Posts Categorized: Technical Blog
One thing I find fascinating in Perl is that I am always seeing new ways to perform the same mundane task. Today I had to output some tabular data, so I thought it would be nice if I alternated colors for each row. Easy enough in Perl—just create a hash with your colours as the value and then the swapping variable as the key, like this…
Here we are again, another Friday. Only it’s actually Thursday for me. I’m writing this early because I am planning to willingly allow someone to shoot lasers into my eyes in an attempt to rid myself of these wretched glasses. Here’s hoping! On to the news so far.
Hello, and welcome to the 171st edition of Log Buffer, the weekly review of database blogs. Let’s get it going this week with . . .
I installed DBD::Oracle on an IBM AIX 5.1 box, and for once I have some good news. Anyone who has ever tried this will know of some of the troubles I speak of. When dealing with DBI and any DBD on a AIX box, you either must either be lucky enough to have the same compiler installed that built the version of Perl that comes with the box (I have never seen this happen); or you have to spend a great deal of time downloading and installing your own GCC and the building your own version of Perl. Fortunately, all the hard work was done for me by other members of my team. Here’s how to do it.
This is a little story of a little bug. This gremlin suddenly appeared in a CGI.PM web-based application I work with. To make a long story short, an email was coming out something like this . . . I discovered that the page was in fact receiving three values for CGT::param(“rep_no”) when user was of type ‘B’, and thus sending that as an array to the send_TXT_email method, and as a result, buggering up the email content. Even more digging I found out the root cause was a web page that was three pages back from the one that was sending the email. Here’s the quick fix.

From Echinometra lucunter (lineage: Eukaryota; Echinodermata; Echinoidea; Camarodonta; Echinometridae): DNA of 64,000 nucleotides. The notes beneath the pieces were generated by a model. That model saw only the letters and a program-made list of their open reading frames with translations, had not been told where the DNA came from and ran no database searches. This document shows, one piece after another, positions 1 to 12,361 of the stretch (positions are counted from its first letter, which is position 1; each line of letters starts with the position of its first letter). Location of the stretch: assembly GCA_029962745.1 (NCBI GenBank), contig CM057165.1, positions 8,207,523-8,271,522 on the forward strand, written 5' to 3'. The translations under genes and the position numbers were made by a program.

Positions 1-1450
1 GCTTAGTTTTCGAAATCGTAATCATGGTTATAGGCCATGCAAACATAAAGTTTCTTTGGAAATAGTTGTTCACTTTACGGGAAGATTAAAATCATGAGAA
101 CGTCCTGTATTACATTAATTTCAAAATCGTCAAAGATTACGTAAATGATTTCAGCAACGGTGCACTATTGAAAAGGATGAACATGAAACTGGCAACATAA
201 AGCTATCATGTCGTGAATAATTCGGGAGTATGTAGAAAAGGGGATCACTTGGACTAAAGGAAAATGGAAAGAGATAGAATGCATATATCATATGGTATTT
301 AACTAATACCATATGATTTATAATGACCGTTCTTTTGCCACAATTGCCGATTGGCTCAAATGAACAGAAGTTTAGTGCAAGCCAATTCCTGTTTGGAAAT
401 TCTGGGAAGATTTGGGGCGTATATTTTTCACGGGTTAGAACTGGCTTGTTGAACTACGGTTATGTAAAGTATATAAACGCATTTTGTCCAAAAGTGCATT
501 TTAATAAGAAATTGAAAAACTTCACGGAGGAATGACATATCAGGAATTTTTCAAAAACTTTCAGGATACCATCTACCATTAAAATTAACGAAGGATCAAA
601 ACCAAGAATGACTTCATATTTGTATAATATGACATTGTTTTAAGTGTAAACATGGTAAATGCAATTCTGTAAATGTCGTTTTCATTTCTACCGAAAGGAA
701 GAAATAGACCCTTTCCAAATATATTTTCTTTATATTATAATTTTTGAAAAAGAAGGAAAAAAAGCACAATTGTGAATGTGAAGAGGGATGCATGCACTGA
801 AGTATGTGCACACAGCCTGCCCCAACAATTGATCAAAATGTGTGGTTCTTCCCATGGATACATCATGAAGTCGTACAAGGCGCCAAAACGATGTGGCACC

Once more, the Ottawa Perl Mongers assemble! I’ll be presenting on how I’m implementing AJAX forms in a Catalyst application, using the deadly magic of Mason, Prototype, and FormFu. Pizza will be graciously provided by Pythian. So if you plan on coming, please let me know so that I can be a good little ninja and make the number of slices match the number of attendees.
Good morning and happy Friday to all. Happy Thanksgiving to all of our friends, family, acquaintances, and well-wishers in the US. Enjoy the turkey and the football. As always, there’s not shortage of news stories, though the week seemed a bit slow because of the holiday. Here are some things we thought were interesting this week.
Another video from the recent OpenSQLCamp in Portland, Oregon. I have had several requests for this specific video, so here is Brian Aker speaking about Drizzle.
One of our clients has a public web page and they needed to ensure that it is always up and accessible. Pythian already has a monitoring stack that includes website and pages monitoring. I wondered if this could be done from SQL Server using built-in Windows modules to access external web resources. There are various the methods we can use.
OpenSQLCamp was a huge success! Not many folks have blogged about what they learned there….if you missed it, all is not lost. We did take videos of most of the sessions. All the videos have been processed, and I am working on uploading them to YouTube and filling in details for the video descriptions.